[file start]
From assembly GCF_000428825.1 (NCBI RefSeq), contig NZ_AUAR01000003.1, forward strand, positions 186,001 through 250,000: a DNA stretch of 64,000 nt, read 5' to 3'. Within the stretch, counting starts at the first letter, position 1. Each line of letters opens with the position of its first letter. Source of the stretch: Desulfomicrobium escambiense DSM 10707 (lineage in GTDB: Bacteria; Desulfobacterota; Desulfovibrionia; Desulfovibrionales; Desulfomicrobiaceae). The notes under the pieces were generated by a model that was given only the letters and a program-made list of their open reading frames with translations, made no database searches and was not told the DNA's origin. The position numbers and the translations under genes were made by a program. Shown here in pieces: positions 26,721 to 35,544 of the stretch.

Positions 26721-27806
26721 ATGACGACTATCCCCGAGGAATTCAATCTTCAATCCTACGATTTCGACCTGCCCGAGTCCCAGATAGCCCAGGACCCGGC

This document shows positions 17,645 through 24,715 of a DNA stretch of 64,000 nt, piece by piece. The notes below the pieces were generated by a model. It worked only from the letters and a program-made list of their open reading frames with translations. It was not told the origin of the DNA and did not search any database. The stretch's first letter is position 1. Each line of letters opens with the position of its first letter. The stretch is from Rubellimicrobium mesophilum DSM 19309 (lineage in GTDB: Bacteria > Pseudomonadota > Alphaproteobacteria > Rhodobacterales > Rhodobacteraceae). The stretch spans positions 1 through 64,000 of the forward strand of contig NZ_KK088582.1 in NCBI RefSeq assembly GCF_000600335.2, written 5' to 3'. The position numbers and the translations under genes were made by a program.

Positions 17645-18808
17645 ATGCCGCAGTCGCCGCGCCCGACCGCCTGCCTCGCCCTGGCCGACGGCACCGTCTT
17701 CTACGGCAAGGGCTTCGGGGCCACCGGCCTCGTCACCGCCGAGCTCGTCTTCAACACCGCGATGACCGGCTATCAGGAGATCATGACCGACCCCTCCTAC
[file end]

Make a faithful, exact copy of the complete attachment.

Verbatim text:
From assembly GCF_000428825.1 (NCBI RefSeq), contig NZ_AUAR01000003.1, forward strand, positions 186,001 through 250,000: a DNA stretch of 64,000 nt, read 5' to 3'. Within the stretch, counting starts at the first letter, position 1. Each line of letters opens with the position of its first letter. Source of the stretch: Desulfomicrobium escambiense DSM 10707 (lineage in GTDB: Bacteria; Desulfobacterota; Desulfovibrionia; Desulfovibrionales; Desulfomicrobiaceae). The notes under the pieces were generated by a model that was given only the letters and a program-made list of their open reading frames with translations, made no database searches and was not told the DNA's origin. The position numbers and the translations under genes were made by a program. Shown here in pieces: positions 26,721 to 35,544 of the stretch.

Positions 26721-27806
26721 ATGACGACTATCCCCGAGGAATTCAATCTTCAATCCTACGATTTCGACCTGCCCGAGTCCCAGATAGCCCAGGACCCGGC

This document shows positions 17,645 through 24,715 of a DNA stretch of 64,000 nt, piece by piece. The notes below the pieces were generated by a model. It worked only from the letters and a program-made list of their open reading frames with translations. It was not told the origin of the DNA and did not search any database. The stretch's first letter is position 1. Each line of letters opens with the position of its first letter. The stretch is from Rubellimicrobium mesophilum DSM 19309 (lineage in GTDB: Bacteria > Pseudomonadota > Alphaproteobacteria > Rhodobacterales > Rhodobacteraceae). The stretch spans positions 1 through 64,000 of the forward strand of contig NZ_KK088582.1 in NCBI RefSeq assembly GCF_000600335.2, written 5' to 3'. The position numbers and the translations under genes were made by a program.

Positions 17645-18808
17645 ATGCCGCAGTCGCCGCGCCCGACCGCCTGCCTCGCCCTGGCCGACGGCACCGTCTT
17701 CTACGGCAAGGGCTTCGGGGCCACCGGCCTCGTCACCGCCGAGCTCGTCTTCAACACCGCGATGACCGGCTATCAGGAGATCATGACCGACCCCTCCTAC